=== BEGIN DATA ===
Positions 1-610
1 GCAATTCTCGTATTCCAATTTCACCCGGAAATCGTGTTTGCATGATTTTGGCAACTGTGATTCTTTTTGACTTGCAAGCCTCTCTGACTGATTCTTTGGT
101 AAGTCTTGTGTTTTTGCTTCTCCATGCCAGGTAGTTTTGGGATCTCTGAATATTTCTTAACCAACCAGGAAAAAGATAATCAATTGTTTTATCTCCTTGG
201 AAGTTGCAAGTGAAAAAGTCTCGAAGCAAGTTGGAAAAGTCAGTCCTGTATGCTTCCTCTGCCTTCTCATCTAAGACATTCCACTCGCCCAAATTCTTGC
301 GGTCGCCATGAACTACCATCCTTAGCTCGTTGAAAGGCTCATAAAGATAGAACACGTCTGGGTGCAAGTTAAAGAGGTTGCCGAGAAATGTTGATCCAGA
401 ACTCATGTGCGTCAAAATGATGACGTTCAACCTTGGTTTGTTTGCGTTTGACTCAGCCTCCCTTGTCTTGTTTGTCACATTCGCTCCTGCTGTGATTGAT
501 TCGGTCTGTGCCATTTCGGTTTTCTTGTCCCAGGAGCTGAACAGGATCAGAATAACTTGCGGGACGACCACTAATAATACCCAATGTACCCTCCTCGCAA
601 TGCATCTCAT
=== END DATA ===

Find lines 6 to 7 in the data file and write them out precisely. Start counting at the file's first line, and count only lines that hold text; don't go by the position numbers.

401 ACTCATGTGCGTCAAAATGATGACGTTCAACCTTGGTTTGTTTGCGTTTGACTCAGCCTCCCTTGTCTTGTTTGTCACATTCGCTCCTGCTGTGATTGAT
501 TCGGTCTGTGCCATTTCGGTTTTCTTGTCCCAGGAGCTGAACAGGATCAGAATAACTTGCGGGACGACCACTAATAATACCCAATGTACCCTCCTCGCAA